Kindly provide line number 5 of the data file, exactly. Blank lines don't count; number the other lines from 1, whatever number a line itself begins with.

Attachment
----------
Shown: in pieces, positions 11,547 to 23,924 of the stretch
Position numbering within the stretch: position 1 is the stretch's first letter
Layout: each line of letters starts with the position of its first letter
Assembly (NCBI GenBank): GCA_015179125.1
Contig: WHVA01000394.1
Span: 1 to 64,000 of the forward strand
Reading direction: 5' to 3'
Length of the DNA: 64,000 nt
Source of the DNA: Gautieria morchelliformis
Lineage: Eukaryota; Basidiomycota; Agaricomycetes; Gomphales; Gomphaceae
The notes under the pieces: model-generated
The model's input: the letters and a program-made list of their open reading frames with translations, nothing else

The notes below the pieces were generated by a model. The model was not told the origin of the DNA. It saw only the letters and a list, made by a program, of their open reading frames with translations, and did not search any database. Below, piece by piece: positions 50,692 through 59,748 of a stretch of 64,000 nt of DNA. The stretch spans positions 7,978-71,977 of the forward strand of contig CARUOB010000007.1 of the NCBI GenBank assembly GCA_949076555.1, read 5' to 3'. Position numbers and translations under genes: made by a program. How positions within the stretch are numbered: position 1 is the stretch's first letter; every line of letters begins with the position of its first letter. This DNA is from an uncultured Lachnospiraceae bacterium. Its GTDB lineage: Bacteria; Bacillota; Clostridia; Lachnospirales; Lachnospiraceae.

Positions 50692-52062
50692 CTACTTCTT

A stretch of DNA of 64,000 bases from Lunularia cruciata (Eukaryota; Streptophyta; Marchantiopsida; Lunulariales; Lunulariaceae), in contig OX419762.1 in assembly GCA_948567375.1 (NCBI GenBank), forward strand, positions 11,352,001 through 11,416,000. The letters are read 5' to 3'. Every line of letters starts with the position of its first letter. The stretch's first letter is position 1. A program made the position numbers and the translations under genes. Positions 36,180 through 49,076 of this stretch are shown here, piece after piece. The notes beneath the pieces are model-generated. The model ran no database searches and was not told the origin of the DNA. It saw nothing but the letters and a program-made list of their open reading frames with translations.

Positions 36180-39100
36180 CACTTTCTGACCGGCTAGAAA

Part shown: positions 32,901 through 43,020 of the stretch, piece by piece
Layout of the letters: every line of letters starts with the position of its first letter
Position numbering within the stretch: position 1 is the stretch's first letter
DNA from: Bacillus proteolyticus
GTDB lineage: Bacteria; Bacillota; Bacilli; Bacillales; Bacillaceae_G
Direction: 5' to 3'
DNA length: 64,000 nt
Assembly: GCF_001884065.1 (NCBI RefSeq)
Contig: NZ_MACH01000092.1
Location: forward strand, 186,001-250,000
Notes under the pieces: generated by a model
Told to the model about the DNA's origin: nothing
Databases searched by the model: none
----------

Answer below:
Contig: WHVA01000394.1